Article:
Diagnosing Obstructive Sleep Apnea in Children

Diagnosing Obstructive Sleep Apnea in Children

Obstructive sleep apnea in children is a condition in which a child stops breathing during sleep. This usually occurs as a result of an obstruction in the airway. You might be surprised, but this condition is very common in children and can occur at any age.

Obstructive sleep apnea usually occurs as a result of enlarged tonsils and adenoids. When children sleep, the muscle tone decreases which has a huge impact on the airway and breathing. Children who have OSA don’t usually experience difficulty breathing when awake. However, the airway decreases during sleep and the tonsils and adenoids block the airway. Consequently, the breathing process becomes deteriorated. The breathing pauses usually last only a few seconds. They trigger brief arousal that increases muscle tone, opens the airway, and allows the child to resume breathing. Hence, children can deal with a poor night’s sleep, which might have a negative impact on everyday life. The child is usually unaware of these instances and they might also face a very restless sleep.

Children who are overweight and who have enlarged tonsils and/or adenoids are prone to developing obstructive sleep apnea. Additionally, other risk factors for OSA in children include muscle weakness, craniofacial syndrome, a small jaw, or Down syndrome.

The symptoms of this sleep disorder in children may vary. Nevertheless, some of the most common symptoms might include:

  • Loud snoring and noisy breathing;
  • Mouth breathing or periods of not breathing;
  • Restlessness during sleep;
  • Sleeping in odd positions;
  • Bed wetting;
  • Frequent infections;
  • Sleepiness, school and behavior problems;

Diagnosing Obstructive Sleep Apnea in Children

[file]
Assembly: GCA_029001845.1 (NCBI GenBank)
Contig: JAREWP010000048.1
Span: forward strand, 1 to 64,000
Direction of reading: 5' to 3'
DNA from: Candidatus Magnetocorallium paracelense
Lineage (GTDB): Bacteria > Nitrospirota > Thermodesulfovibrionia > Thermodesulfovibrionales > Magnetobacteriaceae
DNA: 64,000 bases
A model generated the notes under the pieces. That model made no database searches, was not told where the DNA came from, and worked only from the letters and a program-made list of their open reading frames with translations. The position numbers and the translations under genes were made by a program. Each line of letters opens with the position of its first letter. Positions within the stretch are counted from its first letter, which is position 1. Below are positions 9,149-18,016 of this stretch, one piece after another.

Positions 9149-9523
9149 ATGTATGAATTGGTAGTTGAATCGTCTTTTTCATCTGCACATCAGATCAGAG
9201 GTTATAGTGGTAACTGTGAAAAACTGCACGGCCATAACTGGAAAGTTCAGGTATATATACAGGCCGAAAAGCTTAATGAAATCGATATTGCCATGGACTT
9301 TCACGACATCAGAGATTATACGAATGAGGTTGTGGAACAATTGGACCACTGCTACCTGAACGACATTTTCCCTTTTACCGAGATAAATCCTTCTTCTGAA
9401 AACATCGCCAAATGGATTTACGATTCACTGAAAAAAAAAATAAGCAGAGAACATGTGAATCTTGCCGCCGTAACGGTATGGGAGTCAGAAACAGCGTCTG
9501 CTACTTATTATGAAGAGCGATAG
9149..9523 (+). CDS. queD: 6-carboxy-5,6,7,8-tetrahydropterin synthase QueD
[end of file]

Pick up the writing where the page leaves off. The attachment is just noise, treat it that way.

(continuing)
If you notice some breathing difficulties during your child’s sleep or you recognized some of the symptoms of OSA we mentioned, you should talk to a physician. Your child’s physician will probably refer you to a sleep specialist, a pulmonary doctor, or an otolaryngology physician for additional tests. Likewise, you might be even suggested an overnight sleep study or an evaluation of the upper airway by visualization and/or X-rays. One of the most common and most effective ways of diagnosing OSA is home sleep testing. Home sleep testing is an affordable and convenient way which will determine whether your child has OSA.

Additionally, your child might need to undergo a thorough physical examination, such as evaluation of the child's general appearance. So, your child will be examined for signs of nasal obstruction, choanal atresia, septal deviation, nasolacrimal cysts, nasal aperture stenosis, oral cavity, and tonsillar hypertrophy. Likewise, the physical examination will include a neurologic survey for hypotonia and an assessment for obesity.

When it comes for polysomnography as a way of diagnosing OSA in children, we must point out that it’s a bit of a controversial topic. There is a lack of reliable sleep laboratories for children and the parameters are based on adult values.

Other examination methods for children include video photography, lateral neck radiography, and pulse oximetry. Video photography is used to record apneic events and night time arousals in children and it provides information on the degree of obstruction and the dynamics of the child's airway. On the other hand, lateral neck radiography provides useful information about the size of the adenoids and their relationship to the upper airway and it’s a great alternative to nasopharyngoscopy. Last but not least, pulse oximetry is often recommended for children, but it isn’t an accurate predictor of OSA because large numbers of children have sleep disturbance without desaturations.

The treatment of obstructive sleep apnea in children depends on the cause. So, if the cause for this sleep disorder are enlarged tonsils and adenoids, surgical removal of the tonsils (tonsillectomy) and adenoids (adenoidectomy) is usually recommended. Likewise, your child might be required to lose some weight as a possible way to manage obstructive sleep apnea.

Nevertheless, if a surgery doesn’t help, your child might need to start using continuous positive airway pressure therapy. CPAP therapy usually involves wearing a mask during sleep which will keep the airway open and allow the child to breathe normally.

Diagnosing obstructive sleep apnea in children is crucial as if the condition occurs and it’s left untreated, it can cause high blood pressure, poor growth, heart issues, and can have a negative impact on cognition and behavior.